I feel like I was thrown into the academic side of things more abruptly than I thought. I wasn’t expecting to have a gradient of the intensity of things to learn, but I guess, after a year of no studying, it was a shock to the system. The amount of work, coupled with being ill, was quite overwhelming, if I’m honest. I’m still trying to work out a routine because I think it could be easy to get burnt out due to the nature of the course. There are no limits to how far you can take the learning objectives, meaning it could be really easy to spend hours learning things that aren’t essential. I think that I will do this by strictly relying on the recommended resources – because they have been recommended for a reason.

3. It’s Difficult Having Friends On Other Courses

I think the biggest thing I struggle with in life, in general, is my fear of missing out, and doing medicine further intensifies this. People on other courses appear to have a lot more freedom with what they can do and when. Medicine is very demanding (and this is after one week). I can’t go out as much as other people, because I have work to do. I can’t just drop everything to go somewhere, because I have work to do. I think it is hard for some people to understand that. And it is easy for me to look at what other people are doing and feel like my degree is punishment. Like I’m missing out. Like I’m never going to be like other people. Like I’m never going to fit in. But that’s the degree. I want to be a doctor; I’ve got to put the work in. People are on different paths in life, and my path requires me to do lots of work. It’s my choice, and I chose it because I enjoy it; it’s only when I see what other people are doing that I don’t enjoy it. Comparison really is the thief of joy.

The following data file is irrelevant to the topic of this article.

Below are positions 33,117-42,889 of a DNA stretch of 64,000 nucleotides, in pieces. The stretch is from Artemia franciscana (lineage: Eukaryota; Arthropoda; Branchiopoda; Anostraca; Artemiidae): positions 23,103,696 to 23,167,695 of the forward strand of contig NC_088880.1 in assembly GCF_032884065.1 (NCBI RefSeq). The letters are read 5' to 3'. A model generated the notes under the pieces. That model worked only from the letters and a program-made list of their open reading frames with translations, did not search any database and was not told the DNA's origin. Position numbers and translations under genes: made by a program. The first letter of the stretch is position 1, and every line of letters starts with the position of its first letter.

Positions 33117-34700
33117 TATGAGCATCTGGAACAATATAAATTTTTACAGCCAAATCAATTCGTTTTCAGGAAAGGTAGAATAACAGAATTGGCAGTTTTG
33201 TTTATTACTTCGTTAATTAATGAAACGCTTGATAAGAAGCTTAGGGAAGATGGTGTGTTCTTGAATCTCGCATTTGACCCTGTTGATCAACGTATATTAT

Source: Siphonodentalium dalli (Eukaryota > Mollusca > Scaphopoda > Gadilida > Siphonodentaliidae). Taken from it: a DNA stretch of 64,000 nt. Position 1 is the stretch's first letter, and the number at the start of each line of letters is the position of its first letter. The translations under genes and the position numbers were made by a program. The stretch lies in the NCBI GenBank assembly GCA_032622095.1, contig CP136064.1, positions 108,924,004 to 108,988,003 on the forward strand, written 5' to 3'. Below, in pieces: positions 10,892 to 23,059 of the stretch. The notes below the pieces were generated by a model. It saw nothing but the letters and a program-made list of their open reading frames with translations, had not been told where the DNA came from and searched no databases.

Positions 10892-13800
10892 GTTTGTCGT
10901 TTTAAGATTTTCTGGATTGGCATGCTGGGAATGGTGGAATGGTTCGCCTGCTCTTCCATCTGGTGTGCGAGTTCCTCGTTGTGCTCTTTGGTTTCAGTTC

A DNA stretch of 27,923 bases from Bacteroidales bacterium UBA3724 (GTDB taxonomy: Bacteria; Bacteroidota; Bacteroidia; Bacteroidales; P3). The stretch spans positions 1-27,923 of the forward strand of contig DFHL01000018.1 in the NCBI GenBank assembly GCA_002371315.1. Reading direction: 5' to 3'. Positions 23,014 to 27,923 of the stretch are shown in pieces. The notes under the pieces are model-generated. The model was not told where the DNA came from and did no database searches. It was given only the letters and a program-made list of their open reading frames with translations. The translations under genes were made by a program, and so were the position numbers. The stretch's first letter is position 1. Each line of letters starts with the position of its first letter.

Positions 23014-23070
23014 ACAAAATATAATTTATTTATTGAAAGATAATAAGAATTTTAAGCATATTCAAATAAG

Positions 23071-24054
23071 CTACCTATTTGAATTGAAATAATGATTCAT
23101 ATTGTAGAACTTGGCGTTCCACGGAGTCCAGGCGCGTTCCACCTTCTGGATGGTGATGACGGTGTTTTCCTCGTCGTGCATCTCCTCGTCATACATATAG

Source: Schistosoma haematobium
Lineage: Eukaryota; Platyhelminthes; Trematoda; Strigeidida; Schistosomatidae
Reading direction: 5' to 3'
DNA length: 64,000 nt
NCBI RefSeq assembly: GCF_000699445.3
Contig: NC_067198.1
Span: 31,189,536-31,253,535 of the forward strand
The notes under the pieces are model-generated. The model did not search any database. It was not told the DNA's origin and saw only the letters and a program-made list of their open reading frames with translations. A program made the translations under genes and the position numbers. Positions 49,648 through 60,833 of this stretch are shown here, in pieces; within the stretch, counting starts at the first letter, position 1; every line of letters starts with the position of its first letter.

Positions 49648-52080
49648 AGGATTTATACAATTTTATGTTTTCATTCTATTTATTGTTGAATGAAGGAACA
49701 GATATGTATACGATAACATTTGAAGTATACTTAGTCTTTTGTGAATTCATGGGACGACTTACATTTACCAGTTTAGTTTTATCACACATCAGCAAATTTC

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4. Don’t Buy Textbooks

On my course, we get a big list of recommended resources. Yes, it is very inefficient and inconvenient to be lugging around books from the library and faff about taking out and returning books, but there are also many resources online. It may be an idea to have a basic set of books, I was given some by someone who had just finished their degree, and it will never hurt to have a few books on broad topics like medical sciences or anatomy. But, they are not essential. When you sign up, the various medical defence unions often give out freebies such as medical dictionaries, so you don’t need to worry about getting one beforehand.

5. You Can Still Have Fun!

I expected everyone on my course to be really serious because when you go to the interviews, that is obviously the impression you are given. But people are fun and good to be around. It might seem like there’s no time for free time, but there is. You just have to make the time. It might even motivate you to get the work done quicker! I think it is actually essential to be able to relax at certain times throughout the day. It isn’t healthy to be constantly working. So top tip: Make time for fun things.


A New Chapter

I’m going to start off this blog with a poem I wrote a few days ago after moving into my university accommodation.

I based the poem on the idea of changing seasons. Just like the seasons change, so do stages in life. Change isn’t bad, it’s just the natural way of life. Some people embrace change, some people resist it. Despite this, it is very much inevitable.

I debated staying at home for uni but decided it would be best to move out. Simply because it would mean pushing myself out of my comfort zone and expanding my experiences in life as well as my opinions. That’s not to say it’s an easy move, but challenges are good! Hopefully the poem below articulates this well.

With the soft rumble of the car engine,

I was left all alone in a new home.

And in the embers of the setting sun

My new life, this new chapter, had begun.

Intoxicating and soul swirling,

Is this perplexing freedom unfurling.

Wading through shadows of dusky grief,

I shall learn from the seasons and and the leaf.

A world cycling through shifting patterns of change,

The tides of discomfort and situations strange.

Unavoidable, inevitable

But very much manageable –

Time to move on.

So as the cooler air blows between the trees,

And the paths become speckled with mellowing leaves,

I will feel blessed

That i’ve experienced the seasons at their best.

©Finty Royle